The ADA provides a broad range of services from legislative and regulatory advocacy, practice-based advocacy with third-party payers and governmental agencies, continuing education, peer review, scientific research, the development of dentistry policies and standards, as well as, practice management tools and resources. And we feel that all of these things are part of what dentists expect from the American Dental Association, but each individual decides for themselves whether or not it’s enough for them to actually join.

Kevin: I can tell you with my experience in Ascent Dental Solutions that there is basically those three broad categories that you touched on that individual who is just starting practice, who is recently graduated, their wants and needs are in a particular direction. And the ADA, in my opinion, is a tremendous asset to provide basically free information and knowledge to guide those new graduates through some of the trials and tribulations of either starting a practice, joining a practice, and determining do they compete with managed service organizations, do they consider joining managed service organizations, do they even know the difference?

And then you have that second group which have been probably practicing for 8 to 15 to 20 years and they are dealing with the practice management issues, the regulation issues, the day-to-day issues that perhaps their practice isn’t growing and doing as well as they’d hoped for a variety of reasons. And once again, the ADA has an enormous amount of asset to help that group.

Finally, the last group are those individuals more in the twilight of their career. Are they in a position to retire financially? Is their clinical practice in a position to pass on to another individual or group? Again, the ADA is there with knowledge, information and expertise.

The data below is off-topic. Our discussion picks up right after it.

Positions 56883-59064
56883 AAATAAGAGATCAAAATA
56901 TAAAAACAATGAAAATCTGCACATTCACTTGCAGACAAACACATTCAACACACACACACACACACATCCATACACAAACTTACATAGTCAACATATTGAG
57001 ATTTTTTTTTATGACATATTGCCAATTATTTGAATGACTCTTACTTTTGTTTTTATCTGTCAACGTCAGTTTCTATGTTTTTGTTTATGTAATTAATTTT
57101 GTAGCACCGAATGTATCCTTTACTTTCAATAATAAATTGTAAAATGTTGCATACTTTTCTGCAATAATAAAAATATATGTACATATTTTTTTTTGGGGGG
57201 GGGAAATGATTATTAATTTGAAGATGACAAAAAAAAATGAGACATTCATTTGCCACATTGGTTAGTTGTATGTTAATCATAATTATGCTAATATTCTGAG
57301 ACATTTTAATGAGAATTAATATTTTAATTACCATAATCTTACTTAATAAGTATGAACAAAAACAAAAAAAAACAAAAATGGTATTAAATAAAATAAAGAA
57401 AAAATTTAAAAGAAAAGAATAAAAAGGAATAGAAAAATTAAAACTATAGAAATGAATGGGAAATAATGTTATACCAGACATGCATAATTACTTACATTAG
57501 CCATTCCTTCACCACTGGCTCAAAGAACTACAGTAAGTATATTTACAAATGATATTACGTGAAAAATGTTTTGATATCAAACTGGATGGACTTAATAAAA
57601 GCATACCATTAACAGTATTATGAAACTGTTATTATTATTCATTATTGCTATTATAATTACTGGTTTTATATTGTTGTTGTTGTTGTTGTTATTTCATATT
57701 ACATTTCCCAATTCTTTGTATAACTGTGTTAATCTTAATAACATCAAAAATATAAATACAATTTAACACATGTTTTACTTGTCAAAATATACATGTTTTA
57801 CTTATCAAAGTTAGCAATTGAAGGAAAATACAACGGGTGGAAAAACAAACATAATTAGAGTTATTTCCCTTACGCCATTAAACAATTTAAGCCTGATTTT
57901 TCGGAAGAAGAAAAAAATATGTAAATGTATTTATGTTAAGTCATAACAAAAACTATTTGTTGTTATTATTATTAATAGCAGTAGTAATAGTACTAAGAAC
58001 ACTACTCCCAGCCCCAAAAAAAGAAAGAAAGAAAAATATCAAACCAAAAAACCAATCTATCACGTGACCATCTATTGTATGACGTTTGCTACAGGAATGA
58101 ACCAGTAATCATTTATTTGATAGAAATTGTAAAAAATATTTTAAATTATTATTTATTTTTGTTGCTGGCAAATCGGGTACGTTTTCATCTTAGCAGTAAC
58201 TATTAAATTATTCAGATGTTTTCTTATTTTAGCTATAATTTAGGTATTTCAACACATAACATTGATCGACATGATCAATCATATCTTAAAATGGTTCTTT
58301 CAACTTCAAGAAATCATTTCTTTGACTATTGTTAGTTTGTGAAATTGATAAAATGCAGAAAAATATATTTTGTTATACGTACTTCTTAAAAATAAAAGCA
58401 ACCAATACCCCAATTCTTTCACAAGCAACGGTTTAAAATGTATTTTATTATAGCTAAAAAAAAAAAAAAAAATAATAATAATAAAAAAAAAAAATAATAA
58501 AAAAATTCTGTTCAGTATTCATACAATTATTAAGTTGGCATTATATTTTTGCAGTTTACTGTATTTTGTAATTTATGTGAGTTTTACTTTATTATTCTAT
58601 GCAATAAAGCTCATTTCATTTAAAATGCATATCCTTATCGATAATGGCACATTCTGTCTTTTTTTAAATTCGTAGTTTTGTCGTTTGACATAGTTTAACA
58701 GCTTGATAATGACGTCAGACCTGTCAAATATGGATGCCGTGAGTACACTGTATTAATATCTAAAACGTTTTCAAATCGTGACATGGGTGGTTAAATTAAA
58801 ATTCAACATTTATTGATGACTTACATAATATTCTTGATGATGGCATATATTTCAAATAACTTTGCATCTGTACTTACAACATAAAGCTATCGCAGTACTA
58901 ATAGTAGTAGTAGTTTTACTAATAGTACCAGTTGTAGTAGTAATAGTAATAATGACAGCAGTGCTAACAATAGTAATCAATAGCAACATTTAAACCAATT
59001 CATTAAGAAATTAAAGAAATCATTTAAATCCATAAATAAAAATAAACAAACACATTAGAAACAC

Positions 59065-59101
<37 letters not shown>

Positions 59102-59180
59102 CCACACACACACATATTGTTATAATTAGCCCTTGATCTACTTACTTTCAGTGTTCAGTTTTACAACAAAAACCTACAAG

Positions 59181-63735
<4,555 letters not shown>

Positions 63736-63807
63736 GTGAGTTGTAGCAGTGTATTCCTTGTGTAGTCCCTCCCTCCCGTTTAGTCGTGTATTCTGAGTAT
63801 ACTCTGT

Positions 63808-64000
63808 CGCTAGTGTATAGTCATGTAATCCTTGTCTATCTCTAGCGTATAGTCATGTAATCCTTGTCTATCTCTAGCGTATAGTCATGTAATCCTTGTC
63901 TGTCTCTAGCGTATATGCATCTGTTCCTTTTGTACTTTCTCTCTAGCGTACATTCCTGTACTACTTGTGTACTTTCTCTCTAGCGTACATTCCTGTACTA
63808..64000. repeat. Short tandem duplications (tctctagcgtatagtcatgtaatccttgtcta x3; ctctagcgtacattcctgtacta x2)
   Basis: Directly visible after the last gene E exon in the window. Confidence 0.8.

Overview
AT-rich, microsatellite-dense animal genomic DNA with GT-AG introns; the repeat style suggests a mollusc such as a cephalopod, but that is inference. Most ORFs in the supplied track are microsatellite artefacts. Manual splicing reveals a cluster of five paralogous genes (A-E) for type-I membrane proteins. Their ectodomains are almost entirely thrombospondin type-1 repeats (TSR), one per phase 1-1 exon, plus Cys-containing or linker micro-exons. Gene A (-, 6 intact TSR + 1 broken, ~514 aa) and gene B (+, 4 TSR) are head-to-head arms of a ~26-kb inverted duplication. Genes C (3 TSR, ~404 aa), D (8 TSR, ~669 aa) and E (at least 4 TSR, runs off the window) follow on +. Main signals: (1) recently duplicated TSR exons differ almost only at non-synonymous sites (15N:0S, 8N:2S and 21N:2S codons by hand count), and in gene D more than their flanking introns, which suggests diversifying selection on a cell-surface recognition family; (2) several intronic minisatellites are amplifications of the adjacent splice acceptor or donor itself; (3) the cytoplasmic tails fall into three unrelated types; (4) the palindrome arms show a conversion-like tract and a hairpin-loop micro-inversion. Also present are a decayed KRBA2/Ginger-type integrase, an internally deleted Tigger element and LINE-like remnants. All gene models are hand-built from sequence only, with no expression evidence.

When we look at these different areas, I know through previous conversations with you, you mentioned that there were probably three main areas or topics or issues that you thought were important to the dental profession. Would you like to touch base on those areas?

Dr. Preble: Sure. But before I do that, I’d like to come back in on what you said, because you really put it very well, those three different kind of stages of a career. Following graduation, a new dentist can really benefit from the services like our Career Center, which we are building to be even better and better, that really helps dentists make more informed and better decisions about where they want to practice, how they want to practice. Networking opportunities offered through the local and state dental societies, which are an integral part of the ADA, and practice development resources, even licensure guidance, loan refinancing options. We have this wonderful student loan refinancing programs that’s better than anything else that’s on the market and it’s saving young dentists thousands and thousands of dollars. Plus, of course, volunteer opportunities, continuing education, etc.